Housing in the United Kingdom has always been an area fraught with disparities. When cities began to expand post-industrial revolution, and more places to live were needed in urban settings, people began to move on a scale that hadn’t been seen before. This flocking of people from rural settings towards employment, allowed opportunistic private builders to provide densely populated and disorganised developments, which subjected many families to poor and overcrowded living conditions, without effective sanitation or natural light. There was pressure on the Government to begin looking at housing issues, and they were slowly persuaded to intervene. (more…)
When I was young, my mum used to collect stamps. We had a Co-op on the corner. I remember she would come home with the shopping and blue stamps, letting me stick them in to slowly fill the pages until you had enough for a dividend (the books are low value collector’s items these days). The Co-op’s stamps were a response to their competitors’ schemes, especially the catch-all Green Shield stamps, which were very popular during the 1960s and 70s. Its founder, Richard Tompkins went on to set up Argos. These were the precursor to modern-day loyalty cards that now involve you giving them information about your habits through your purchases thereby capturing your ‘loyalty’.
The stamps were first introduced in the United States towards the end of the 19th century; given to customers who paid in cash as opposed to credit. There are though other schemes, especially saving for Christmas, which is implied in Alison Jones’ poem, “Saving for the Hamper”: “There was more to it than I thought, the pulling together of pennies/ in a small leather purse and counting them when no one was looking,/ the card left face down on the kitchen table, in anticipation of a stamp.” These schemes were/are targeted at those who may not have bank accounts, or a way in which they have enough extra money at the beginning of December. This was the case for the grandmother in this poem, “I did not see the strange woman/ who woke in the dark and went digging through her pockets,/ knowing she would find nothing more than ghosts and prayers.” The schemes are now fairly widespread, the latest being Toys R Us; this despite a number going bust, sometimes before the Xmas return to its customers, such as Farepak where people tried for years to get their money back without success. Pleasures change, whether it be a computer game, or as in our poem, “The sweetness of boxed dates was as surprising as summer rain,/ and now I know that hope was a wellspring beneath the ground.” Merry Christmas everyone, whatever your faith or time of the year it may be, at least when it comes to the concerns of capitalism.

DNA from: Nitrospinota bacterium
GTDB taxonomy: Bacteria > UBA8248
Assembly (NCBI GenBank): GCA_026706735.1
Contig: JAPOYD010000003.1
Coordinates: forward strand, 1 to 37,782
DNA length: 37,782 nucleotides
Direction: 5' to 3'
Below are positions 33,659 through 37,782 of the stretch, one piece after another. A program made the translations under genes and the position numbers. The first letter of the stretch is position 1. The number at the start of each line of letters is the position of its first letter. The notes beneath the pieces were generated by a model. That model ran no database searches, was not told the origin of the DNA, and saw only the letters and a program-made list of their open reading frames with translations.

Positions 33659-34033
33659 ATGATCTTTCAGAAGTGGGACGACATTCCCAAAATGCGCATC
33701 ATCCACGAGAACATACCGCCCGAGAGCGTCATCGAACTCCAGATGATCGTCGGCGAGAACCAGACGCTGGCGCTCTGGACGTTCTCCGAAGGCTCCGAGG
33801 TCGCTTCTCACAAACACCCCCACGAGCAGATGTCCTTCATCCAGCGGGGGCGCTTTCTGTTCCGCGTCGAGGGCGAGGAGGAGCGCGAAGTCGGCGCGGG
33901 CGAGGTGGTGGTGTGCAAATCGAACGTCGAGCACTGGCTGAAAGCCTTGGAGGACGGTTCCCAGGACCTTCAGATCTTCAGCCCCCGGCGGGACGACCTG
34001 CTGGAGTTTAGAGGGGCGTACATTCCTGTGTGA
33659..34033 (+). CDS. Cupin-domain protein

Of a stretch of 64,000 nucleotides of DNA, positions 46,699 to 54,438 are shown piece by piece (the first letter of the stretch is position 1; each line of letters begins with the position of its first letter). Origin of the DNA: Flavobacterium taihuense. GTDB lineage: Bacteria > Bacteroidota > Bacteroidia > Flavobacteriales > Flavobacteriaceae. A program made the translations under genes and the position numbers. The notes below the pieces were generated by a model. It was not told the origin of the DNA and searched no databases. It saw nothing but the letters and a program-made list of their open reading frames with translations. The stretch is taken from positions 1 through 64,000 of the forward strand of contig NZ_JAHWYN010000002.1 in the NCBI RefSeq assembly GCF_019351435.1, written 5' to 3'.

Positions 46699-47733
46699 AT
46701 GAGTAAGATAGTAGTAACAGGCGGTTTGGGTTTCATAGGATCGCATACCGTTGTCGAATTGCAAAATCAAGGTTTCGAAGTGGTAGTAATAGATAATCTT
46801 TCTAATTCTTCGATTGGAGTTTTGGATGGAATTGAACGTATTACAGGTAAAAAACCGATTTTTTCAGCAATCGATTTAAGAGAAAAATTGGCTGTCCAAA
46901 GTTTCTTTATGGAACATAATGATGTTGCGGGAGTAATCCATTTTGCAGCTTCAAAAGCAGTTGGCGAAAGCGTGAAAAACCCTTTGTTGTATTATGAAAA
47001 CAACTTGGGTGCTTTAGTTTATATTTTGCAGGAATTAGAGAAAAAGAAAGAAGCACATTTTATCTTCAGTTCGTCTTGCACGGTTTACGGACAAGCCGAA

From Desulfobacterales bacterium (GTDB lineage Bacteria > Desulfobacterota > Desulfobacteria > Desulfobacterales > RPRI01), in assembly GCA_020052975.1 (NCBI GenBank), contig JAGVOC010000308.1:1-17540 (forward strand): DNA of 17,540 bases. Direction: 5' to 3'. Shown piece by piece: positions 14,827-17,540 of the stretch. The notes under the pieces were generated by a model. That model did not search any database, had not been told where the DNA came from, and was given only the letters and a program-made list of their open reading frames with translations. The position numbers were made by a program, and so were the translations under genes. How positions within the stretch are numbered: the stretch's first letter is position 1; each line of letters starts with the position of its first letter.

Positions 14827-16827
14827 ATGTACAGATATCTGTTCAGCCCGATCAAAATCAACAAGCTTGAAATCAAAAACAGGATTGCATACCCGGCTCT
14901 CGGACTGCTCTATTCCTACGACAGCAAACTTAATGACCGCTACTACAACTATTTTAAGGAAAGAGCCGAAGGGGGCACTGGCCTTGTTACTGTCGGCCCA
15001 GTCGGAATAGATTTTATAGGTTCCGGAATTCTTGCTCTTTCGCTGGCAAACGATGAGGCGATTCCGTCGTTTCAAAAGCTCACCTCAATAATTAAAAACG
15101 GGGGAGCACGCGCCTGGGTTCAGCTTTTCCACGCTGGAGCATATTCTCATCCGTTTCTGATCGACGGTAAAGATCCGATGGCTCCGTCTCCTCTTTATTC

Ali Jones is a teacher, and writer, living in Oxford, England. She holds an MA in English, focused on poetry in domestic spaces and has written poetry in a variety of forms for many years. She is a mother of three. She is interested in the relationships between place and personal, in terms of ancestry, the everyday, geology, folk lore and fairy tales. Her work has appeared in Fire, Poetry Rivals Spoken Word Anthology, Strange Poetry, Ink Sweat and Tears, Snakeskin Poetry, Atrium, Picaroon Poetry, Mother’s Milk Books, The Lake Magazine, Breastfeeding Matters, Breastfeeding Today and Green Parent magazine. She writes a regular column for Breastfeeding Matters Magazine, and blogs for The Motherload. She was the winner of the Green Parent Writing Prize in 2016, the runner up for the Mother’s Milk prize for prose in 2016, and has also written for The Guardian. Her poetry pamphlets, Heartwood and Omega are forthcoming with Indigo Dreams press in 2018.
Saving for the Hamper
There was more to it than I thought, the pulling together of pennies
in a small leather purse and counting them when no one was looking,
the card left face down on the kitchen table, in anticipation of a stamp.
There’s more to making a celebration than I ever expected,
the small processes of finding one thing to set against another
one thing to leave out, to make do without. The chill of the larder,
the echoes in the meat safe that I did not hear, stilted to lift it
from the reachings of hungry mice. I did not see the strange woman
who woke in the dark and went digging through her pockets,
knowing she would find nothing more than ghosts and prayers.
It was always better than I hoped, the old need keeping us strong,
the anticipation of cardboard boxes and shredded newspaper,
spam, Dundee cake, jellied fruits, Baxter’s soup and beetroot relish,
My grandmother’s cooking always tasted the best. At those times,
I think we had something else with us all along, in the way she worked
hour after hour, back bent beneath the heat, drifting between
house and garden, bringing everything in, currants and plums,
potatoes and peas, turning the soil, not a scrap wasted, ever.
The sweetness of boxed dates was as surprising as summer rain,
and now I know that hope was a wellspring beneath the ground,
as she worked, letting things in, immersed in the purr of the wireless,
bleeding carols through the air, making things possible, gathering us in.